Mets and MLB Drop the Ball on First Responder Tribute
Mets honor 911 First Responders
Mets and MLB Drop the Ball on First Responder Tribute
It's a sad situation that the players could not properly honor 9-11 first responders
There was no Mike Piazza to homer off Steve Karsay last night. Even if there were, I doubt yesterday’s Mets- Cubs game could ever recreate the drama of September 21st, 2001. The Mets did a nice job honoring the ten year anniversary of 9-11. They had alums get involved all weekend and participate in charity events. The pre-game ceremony was also well done. It would have been nice to cap off the weekend with a win, but the thin Mets bullpen is not equipped to go long into extra innings. The ending on the field was not the most disappointing part, however, but rather the team and league’s refusal to allow the players to wear the hats of first responders on the field.
Back in 2001, you saw the Mets wear hats of the FDNY, NYPD, EMT, and PAPD, among others.
The best part about this tribute was some of the hats were actually worn by the responders. It wasn’t just a facsimile, which brought even more meaning to the gesture. MLB actually tried to stop the team at that time, but Bobby Valentine and his group ignored the request and played the rest of the season with the caps. Yesterday, the 2011 Mets attempted to add the hats to the night’s festivities, but MLB and Mets brass put the kibosh on the idea. Unlike their 2001 brethren, the team adhered to the request and only wore the caps during the pre-game and in the dugout.
It was the league and Mets front office who dropped the ball.
I don’t blame the players for this situation. In a clubhouse with 12 potential free agents, as well as a number of players with limited service time, it’s hard to see them going against a league that has shown a long memory for viewed indiscretions. Jose Reyes doesn’t get impacted, but a Willie Harris or Scott Hairston always has to think about the deciding factor being something off the field. It may be perception versus reality, but the world of MLB politics is cruel. Talk to any player in a similar position and they fear the political ramifications for speaking out when they are a component piece in this league. Maybe you could criticize David Wright and Jose Reyes, but it’s never been their personality to go against the grain.
The real culprits are MLB and Mets ownership.
I understand the league wanting to have standards about the clothing on the field. You start to allow too many special hats and all of a sudden there is a marketing guru requesting a “Mickey Mouse night” where the players were mouse ears on the field for the purpose of advertising dollars. This wasn’t a situation where the Mets were trying to sell additional merchandise, but honor the people who serve New York City on a daily basis; the people who were first in the line of fire on September 11th. If you can’t rationalize that versus a “Mercury Mets” hat, then I fear this league is in worse shape than we all can imagine.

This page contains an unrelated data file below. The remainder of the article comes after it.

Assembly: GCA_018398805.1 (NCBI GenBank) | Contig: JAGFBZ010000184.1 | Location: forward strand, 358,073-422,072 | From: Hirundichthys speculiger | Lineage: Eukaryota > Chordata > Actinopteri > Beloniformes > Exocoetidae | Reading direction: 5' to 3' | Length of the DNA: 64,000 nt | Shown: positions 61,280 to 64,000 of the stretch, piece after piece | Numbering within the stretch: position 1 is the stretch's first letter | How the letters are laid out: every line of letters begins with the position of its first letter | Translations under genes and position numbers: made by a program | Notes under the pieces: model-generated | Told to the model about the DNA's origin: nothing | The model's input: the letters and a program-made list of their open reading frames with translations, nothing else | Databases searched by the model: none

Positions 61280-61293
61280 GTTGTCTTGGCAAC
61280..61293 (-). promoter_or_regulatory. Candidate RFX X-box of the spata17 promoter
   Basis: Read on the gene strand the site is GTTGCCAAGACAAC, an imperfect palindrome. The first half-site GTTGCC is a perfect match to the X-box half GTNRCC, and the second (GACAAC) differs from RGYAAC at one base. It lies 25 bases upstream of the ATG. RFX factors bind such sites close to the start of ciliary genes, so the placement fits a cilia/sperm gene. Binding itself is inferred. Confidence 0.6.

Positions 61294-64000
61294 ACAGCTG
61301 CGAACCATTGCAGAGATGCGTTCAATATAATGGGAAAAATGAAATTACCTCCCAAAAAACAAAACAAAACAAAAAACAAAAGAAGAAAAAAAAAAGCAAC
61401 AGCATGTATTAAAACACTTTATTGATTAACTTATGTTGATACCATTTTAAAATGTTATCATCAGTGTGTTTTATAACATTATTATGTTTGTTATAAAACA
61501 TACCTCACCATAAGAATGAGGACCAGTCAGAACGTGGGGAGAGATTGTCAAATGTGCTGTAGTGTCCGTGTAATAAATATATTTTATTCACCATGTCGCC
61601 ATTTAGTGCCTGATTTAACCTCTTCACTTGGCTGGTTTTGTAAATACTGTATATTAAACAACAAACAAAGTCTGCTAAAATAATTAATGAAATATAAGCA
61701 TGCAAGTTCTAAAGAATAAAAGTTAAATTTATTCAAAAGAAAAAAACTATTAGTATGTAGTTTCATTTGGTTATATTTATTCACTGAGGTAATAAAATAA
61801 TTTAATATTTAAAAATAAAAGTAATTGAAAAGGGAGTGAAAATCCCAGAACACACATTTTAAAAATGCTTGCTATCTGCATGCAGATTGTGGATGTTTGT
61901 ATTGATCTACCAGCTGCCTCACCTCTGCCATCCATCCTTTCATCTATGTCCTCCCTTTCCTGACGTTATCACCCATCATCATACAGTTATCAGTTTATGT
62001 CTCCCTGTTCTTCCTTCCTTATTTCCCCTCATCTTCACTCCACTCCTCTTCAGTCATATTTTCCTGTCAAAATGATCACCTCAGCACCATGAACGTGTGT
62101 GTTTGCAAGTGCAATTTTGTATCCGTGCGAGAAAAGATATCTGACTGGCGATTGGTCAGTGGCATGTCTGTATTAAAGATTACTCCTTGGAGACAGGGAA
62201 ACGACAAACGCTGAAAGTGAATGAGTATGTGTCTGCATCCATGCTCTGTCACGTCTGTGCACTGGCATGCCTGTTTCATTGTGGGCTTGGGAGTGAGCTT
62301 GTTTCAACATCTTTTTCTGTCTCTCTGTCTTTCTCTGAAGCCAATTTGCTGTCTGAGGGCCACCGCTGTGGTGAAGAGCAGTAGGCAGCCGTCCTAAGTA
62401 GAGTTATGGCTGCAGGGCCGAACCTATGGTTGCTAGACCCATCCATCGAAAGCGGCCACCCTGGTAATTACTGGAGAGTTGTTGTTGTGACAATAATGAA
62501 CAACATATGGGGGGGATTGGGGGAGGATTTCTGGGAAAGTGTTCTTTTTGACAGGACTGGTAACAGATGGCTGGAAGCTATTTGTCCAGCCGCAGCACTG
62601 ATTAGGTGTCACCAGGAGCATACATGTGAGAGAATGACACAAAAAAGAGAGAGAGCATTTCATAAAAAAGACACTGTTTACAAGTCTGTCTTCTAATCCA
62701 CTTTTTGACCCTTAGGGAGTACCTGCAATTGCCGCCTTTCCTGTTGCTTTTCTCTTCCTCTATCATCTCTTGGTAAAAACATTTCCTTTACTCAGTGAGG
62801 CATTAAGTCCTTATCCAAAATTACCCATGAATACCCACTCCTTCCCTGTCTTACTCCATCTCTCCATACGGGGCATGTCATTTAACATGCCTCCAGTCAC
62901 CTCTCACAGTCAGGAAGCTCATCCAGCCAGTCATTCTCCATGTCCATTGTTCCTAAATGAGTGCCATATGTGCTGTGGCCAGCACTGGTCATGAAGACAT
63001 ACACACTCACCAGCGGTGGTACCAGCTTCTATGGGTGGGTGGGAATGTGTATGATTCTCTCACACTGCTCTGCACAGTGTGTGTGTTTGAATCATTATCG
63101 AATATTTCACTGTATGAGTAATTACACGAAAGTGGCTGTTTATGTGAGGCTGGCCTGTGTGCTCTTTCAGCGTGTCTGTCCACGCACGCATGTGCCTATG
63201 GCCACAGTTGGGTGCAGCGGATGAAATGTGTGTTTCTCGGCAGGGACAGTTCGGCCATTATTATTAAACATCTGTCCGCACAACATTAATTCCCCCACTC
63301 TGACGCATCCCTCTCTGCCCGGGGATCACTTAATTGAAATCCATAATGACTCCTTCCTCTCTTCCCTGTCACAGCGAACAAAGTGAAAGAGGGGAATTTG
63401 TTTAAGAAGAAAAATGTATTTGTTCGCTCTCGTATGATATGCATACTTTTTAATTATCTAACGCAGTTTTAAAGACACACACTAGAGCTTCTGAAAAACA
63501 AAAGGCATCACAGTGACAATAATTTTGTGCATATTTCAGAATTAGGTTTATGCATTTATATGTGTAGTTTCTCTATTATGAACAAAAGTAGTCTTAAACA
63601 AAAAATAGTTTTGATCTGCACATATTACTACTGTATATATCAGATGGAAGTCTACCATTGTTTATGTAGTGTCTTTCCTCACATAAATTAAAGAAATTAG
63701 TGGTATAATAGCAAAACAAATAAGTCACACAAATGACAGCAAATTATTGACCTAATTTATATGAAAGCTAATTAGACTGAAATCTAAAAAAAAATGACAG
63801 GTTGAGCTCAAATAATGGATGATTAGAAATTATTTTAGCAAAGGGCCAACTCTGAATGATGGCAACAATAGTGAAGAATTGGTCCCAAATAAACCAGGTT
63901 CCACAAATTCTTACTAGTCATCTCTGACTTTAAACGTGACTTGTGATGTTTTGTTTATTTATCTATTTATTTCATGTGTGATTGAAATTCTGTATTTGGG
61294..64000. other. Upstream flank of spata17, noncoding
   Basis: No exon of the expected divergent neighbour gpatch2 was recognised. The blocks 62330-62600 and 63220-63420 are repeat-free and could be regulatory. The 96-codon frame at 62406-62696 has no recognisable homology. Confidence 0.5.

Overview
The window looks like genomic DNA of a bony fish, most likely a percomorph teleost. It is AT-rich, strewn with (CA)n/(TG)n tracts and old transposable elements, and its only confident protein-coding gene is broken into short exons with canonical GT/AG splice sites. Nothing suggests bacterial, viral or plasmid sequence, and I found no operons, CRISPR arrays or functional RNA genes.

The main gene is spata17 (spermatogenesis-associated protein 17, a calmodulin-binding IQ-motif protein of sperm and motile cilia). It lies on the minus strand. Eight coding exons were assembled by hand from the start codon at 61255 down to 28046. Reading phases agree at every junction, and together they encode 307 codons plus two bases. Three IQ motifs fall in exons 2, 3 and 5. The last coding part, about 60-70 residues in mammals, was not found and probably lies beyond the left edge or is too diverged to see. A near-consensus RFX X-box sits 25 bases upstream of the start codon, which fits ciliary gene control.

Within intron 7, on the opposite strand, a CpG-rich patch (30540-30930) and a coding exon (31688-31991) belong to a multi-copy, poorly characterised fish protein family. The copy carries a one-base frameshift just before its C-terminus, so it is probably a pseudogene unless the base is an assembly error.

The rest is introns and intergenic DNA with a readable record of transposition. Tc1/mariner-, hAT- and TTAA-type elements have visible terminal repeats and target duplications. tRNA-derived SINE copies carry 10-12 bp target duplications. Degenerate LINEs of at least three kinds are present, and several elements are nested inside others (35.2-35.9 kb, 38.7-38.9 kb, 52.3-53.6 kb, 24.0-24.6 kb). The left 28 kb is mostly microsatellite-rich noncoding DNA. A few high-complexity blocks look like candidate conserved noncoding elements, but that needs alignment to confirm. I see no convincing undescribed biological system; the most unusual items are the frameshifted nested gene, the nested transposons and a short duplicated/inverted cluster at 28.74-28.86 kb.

Additionally, to respond by calling the hats “sacrosanct” is dishonest at worst and tone deaf at best. We aren’t talking about religious garb here; it’s replacing an article of clothing that has been compromised over the years for the purpose of selling merchandise. If the Mets decided to sell NYPD hats during the game the league would have more of a reason to complain.
The Mets ownership and front office not fighting back with the league is most disappointing.
It shouldn’t be surprising considering the hot water ownership has been in over the last couple of years. Remember, they owe MLB about $25 million dollars. Despite the embarrassing financial situation the Wilpons have been in, Bud Selig has stood by them. You think he will look kindly to the organization embarrassing him on national television?
Do you think Fred and Jeff Wilpon want to say “screw you” to the man that holds their ownership future in his hands? What should anger the fan base is how the team didn’t seem to anticipate this issue and petition the league before the season. It seemed like it was all thrown together at the last minute.
Did they not know it was the ten year anniversary of 9-11 this year? It’s been on the calendar for a decade.
I understand the league not wanting to open pandora’s box with the clothing criteria. There are too many sleazy marketing “legends” throughout the game looking to cash in with the next goofy promotion. Rules are rules and if you continuously ignore it, than what’s the point of having it in the first place? Todd Zeile was surprised by the league’s decision, but admitted it’s a “slippery slope” to Adam Rubin of ESPN NY.
What disappoints me is the league couldn’t seethe importance of this gesture to the fans.
They look tone deaf and cold. It’s not like they haven’t bent the rules before. Remember, this is a league that enjoys an anti-trust exemption from our government. They could basically do what they want, when they want; and they have at various points throughout their history.
A great night, but one that may be remembered for the league and team dropping the ball on a simple request. A request that appears mundane on the surface, but holds a special meaning for the most important stakeholder: the paying customersBy Mike Silva
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